APPENDIX I
Q&A with William Gois, Regional Coordinator, Migrant Forum in Asia
Q: How many migrant workers are there around the world? How many are estimated to be suffering from
wage theft amid the COVID-19 pandemic?
A: There were more than 164 million migrant workers around the world as of 2017, according to data
from the International Labour Organization (ILO). We believe this number is much higher today as many
countries around the world have increased their demand for migrant workers in recent years. More than
40% of all the workers in Arab States were migrants, according to ILO’s 2017 data, making them the
regions with the highest share of migrants in the labour force.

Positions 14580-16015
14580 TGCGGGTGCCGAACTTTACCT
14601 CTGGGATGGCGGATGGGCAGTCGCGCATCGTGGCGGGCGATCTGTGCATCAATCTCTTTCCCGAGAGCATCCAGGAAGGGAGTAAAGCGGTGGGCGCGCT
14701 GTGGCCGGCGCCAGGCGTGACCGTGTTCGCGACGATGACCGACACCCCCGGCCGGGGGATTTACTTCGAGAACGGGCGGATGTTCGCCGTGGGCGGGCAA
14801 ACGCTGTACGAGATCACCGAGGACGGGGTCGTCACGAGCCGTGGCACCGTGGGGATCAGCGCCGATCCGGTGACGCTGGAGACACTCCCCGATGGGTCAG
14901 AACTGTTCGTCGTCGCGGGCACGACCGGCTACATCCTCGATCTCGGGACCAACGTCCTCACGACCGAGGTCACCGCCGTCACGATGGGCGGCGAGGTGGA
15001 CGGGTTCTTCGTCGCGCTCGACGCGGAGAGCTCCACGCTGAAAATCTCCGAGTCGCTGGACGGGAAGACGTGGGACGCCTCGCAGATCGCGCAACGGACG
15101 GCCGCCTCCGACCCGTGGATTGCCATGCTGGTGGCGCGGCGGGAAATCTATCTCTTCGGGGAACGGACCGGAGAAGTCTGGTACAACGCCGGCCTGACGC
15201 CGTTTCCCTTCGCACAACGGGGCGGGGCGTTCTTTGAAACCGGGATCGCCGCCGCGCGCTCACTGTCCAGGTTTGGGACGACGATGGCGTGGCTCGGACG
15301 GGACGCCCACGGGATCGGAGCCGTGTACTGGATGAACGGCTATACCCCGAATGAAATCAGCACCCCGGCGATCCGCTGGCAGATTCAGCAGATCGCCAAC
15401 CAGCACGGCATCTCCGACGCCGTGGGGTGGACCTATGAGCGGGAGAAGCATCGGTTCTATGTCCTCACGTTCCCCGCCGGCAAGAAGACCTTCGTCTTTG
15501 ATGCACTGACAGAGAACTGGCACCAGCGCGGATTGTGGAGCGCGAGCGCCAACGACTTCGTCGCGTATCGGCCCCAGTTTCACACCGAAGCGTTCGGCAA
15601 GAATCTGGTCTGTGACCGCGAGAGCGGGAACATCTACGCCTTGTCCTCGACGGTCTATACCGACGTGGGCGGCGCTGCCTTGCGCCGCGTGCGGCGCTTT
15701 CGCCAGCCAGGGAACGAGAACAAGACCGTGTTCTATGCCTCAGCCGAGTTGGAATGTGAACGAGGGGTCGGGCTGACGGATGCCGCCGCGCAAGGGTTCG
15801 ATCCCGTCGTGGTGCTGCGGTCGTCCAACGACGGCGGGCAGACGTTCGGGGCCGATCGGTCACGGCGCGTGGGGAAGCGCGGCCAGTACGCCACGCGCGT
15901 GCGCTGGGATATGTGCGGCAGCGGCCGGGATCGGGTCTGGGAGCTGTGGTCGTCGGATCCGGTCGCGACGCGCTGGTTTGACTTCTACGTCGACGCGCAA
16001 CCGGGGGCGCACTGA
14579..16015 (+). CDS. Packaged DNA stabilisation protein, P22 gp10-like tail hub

However, the COVID-19 pandemic has caused unprecedented disruptions. Up to millions suffered from
wage theft.
Q: What is wage theft? How serious is the situation?
Wage theft means migrant workers were faced with job loss or non-payment of wages, forced by
employers to take unpaid leave or reduced wages, sometimes below the minimum wage, confined in
poor living conditions, and with little or no engagement in the work options before them.
Many migrant workers struggled with the dilemma of exercising their right to return in these
circumstances, while others remain stranded in cities without access to services or support, or in border
areas, living in precarious conditions posing as quarantine facilities.
The Institute for Human Rights and Business (IHRB) recognizes wage theft as a part and process of
modern slavery.

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